Here's a Raspberry Pi Zero case that looks like a Game Boy and lets you play retro games

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Bfft. Everyone knows about that already. I got one a couple weeks ago.

Although it looks just like all the other Game Boy emulator clone thingies out there, this is really well made – as in, it really looks like a GB, but also it’s very solidly built. Like, the cartridge at the back isn’t just decorative – you can take it out, and the Raspberry Pi (Zero W) goes inside, so you could in principle have multiple swappable cartridges, although a single raspbpi can hold a bunch of different games so there’s not much point. The “cartridge” shell also uses pogo pins so you don’t need to solder the board into it.

It’s a pretty neat case even for non-game use, since it runs on 3xAA batteries, isn’t very big, and has quite a nice screen. That’s actually why I got it. The display uses DPI which means it’s fast and you can use it in addition to an HDMI display. And yes, it is easy to remove from the case. And you can just about work out how to use it from the low-res images on the part’s Aliexpress page + some ancillary googling.

I think using actual batteries makes it impractical even if it seems “more authentic”. Even using rechargable AAs would be a pain. There is no reason something like this shouldn’t have a built in rechargable battery like a phone does.

Does it work with rechargeable batteries (1.2V)?

Why? Is it hard to open and put them in?

I can think of several

  • many people already have rechargeable AAs, so it saves resources and energy
  • when a battery dies, it’s easy to replace it, and you probably even have one at home already
  • you can carry spares in your backpack
  • once you’re bored with the device, you can use the battery for something else

At least in my experience, rechargable AAs don’t survive that many recharges – typically after a few dozen recharges they are dead. That’s fine when you are recharging AA batteries for use in wireless mice or remote controls, which typically last months on a charge, but you’d burn through batteries pretty quickly on something like this where you’d only get a few hours of play on a set of batteries.

While there is bad brands, also a good charger can increase the lifetime of rechargeables, and condition them, and sometimes even revive them. I started buying Eneloops exclusively around 12 years ago, and this year finally the last of my older rechargeables died for good, but I still have a couple of Eneloops from 2008 that are doing fine.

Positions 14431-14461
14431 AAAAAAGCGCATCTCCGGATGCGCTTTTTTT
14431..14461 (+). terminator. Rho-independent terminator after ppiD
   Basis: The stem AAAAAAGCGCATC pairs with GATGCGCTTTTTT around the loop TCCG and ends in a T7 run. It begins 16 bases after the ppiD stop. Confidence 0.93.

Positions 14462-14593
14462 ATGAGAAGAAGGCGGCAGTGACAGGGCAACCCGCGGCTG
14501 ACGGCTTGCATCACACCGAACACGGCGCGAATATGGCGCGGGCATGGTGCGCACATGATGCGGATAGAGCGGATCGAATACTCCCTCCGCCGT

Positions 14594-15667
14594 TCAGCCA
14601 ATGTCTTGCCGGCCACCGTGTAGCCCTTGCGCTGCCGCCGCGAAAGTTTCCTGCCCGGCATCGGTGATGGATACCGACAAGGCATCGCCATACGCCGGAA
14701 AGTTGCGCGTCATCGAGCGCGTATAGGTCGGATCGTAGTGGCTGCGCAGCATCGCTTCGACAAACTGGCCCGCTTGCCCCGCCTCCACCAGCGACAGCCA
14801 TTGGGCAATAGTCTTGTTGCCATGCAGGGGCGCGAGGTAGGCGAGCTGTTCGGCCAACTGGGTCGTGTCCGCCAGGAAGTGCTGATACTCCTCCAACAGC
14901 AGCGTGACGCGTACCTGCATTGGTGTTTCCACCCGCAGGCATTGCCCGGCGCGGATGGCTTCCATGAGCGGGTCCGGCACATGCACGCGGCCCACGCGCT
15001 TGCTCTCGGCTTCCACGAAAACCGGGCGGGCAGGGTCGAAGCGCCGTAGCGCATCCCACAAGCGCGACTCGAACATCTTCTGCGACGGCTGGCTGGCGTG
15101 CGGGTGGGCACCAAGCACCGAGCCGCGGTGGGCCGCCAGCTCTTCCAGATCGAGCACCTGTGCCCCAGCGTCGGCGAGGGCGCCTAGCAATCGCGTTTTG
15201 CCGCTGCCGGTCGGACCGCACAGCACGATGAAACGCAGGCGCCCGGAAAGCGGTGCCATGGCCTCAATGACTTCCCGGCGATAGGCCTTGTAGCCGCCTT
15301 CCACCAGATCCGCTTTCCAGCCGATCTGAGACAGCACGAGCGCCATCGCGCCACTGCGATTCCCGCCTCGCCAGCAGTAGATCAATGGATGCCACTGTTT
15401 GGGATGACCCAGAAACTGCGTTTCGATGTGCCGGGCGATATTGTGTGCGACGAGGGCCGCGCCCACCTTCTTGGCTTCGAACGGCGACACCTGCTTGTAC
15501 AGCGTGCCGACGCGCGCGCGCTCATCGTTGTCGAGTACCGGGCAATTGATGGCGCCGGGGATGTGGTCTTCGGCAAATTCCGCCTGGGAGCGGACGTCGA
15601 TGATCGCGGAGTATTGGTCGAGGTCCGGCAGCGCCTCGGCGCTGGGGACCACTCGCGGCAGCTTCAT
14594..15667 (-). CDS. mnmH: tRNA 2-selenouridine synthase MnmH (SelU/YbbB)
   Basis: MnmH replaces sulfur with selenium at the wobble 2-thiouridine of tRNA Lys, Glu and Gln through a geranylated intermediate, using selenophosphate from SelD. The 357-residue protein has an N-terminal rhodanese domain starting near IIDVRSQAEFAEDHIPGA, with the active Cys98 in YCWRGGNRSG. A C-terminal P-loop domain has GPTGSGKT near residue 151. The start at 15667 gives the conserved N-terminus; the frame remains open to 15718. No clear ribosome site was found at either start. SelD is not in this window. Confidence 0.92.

On this page you can see a few tests, especially this one that show how Eneloops pass several hundred cycles:

So maybe you use an inferior brand of batteries, or a charger that kills them. Here’s my favourite site for rechargeable and chargers, this guy really knows his stuff.

tl;dr: use Eneloop batteries, and one of the recommended chargers for them.

To answer my own question after some research: Eneloop batteries are recommended here and here

Rechargeable batteries are also mentioned in this instruction for n00bs for how to set it up with recalbox, a special operating system for retro games that autodetects the Retroflag GPi Case and already comes with all the screen drivers and shutdown scripts. Nice.

Here’s’ a mod that puts a Li-Ion Battery and a charger inside the Retroflag GPI case, and here’s a mod for a NiMh charging to charge rechargeable AA batteries inside the device.

And here’s the orginal website for the GPI Case, where you can see how it’s made and how it’s assembled.

After researching all that, I will now buy that case, make a total mess searching my house for a spare ZeroPi, and then discover yet again that I find most retro games terribly boring. Ah, well, the kids are going to love it.

As others have said, the right kind of modern rechargeable battery is pretty good, and if you have a bunch of Eneloops and chargers dotted around the place, it’s easier to swap out batteries than to be tethered to a wall outlet in the middle of playing something. That’s actually a lot more true for high-drain gizmi than for things like remote controls; no one would want a vape or a power tool that didn’t have swappable batteries.

If / when we get good, standard lithium cell sizes, then I think swappable batteries will again be the preferred option for most things, especially phones. Right now there is only the standard 18650 cell, but (a) it’s too big for small devices, and (b) apart from vapes, it’s usually bundled into a proprietary format, as in power tools, Teslas, laptops etc. Partly that’s about safety but often it’s also about DRM.

Anyhoo, the GPi has a DC input, and I believe there are videos about modding it to use a lithium battery.

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